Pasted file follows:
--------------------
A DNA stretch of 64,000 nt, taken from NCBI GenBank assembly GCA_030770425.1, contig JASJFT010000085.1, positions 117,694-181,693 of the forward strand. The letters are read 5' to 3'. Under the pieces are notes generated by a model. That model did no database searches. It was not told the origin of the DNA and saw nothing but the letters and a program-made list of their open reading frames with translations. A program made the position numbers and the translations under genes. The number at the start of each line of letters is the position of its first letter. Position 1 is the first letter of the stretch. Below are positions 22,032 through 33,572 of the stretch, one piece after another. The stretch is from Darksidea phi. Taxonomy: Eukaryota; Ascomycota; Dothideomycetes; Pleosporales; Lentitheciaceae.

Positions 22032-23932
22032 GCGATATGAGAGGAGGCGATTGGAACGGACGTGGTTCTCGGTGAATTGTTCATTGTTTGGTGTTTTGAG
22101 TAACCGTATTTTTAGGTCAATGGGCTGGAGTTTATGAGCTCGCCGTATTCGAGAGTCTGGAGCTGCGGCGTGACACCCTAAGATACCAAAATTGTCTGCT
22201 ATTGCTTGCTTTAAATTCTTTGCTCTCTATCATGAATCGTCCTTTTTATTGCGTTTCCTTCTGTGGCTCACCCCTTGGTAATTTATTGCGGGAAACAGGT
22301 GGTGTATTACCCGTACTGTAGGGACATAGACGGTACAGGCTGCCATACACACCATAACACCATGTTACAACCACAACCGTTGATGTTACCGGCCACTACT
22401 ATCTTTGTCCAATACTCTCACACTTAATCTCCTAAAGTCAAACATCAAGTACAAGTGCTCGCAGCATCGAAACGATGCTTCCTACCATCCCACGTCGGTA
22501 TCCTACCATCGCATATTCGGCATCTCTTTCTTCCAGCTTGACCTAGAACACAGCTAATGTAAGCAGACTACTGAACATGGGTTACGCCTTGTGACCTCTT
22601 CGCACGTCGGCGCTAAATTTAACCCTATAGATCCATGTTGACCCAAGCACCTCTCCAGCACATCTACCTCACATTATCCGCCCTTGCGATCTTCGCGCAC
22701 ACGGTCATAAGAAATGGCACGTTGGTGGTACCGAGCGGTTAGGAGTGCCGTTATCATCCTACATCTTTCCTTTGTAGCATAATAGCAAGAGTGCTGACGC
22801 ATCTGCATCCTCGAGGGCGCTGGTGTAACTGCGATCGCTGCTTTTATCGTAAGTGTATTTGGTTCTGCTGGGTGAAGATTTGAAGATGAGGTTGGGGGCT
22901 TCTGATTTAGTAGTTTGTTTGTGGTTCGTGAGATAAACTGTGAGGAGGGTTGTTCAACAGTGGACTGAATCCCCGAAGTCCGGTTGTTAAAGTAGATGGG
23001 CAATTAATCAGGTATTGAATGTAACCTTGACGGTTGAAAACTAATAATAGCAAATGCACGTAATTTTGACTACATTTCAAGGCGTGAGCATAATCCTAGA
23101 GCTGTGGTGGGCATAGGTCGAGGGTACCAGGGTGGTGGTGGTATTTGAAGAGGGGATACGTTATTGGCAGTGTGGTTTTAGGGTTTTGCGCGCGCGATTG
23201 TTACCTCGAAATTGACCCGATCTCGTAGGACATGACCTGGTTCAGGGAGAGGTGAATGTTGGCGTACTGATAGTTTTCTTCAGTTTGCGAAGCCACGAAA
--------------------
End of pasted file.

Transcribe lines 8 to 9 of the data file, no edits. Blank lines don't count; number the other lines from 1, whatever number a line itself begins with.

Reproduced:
22501 TCCTACCATCGCATATTCGGCATCTCTTTCTTCCAGCTTGACCTAGAACACAGCTAATGTAAGCAGACTACTGAACATGGGTTACGCCTTGTGACCTCTT
22601 CGCACGTCGGCGCTAAATTTAACCCTATAGATCCATGTTGACCCAAGCACCTCTCCAGCACATCTACCTCACATTATCCGCCCTTGCGATCTTCGCGCAC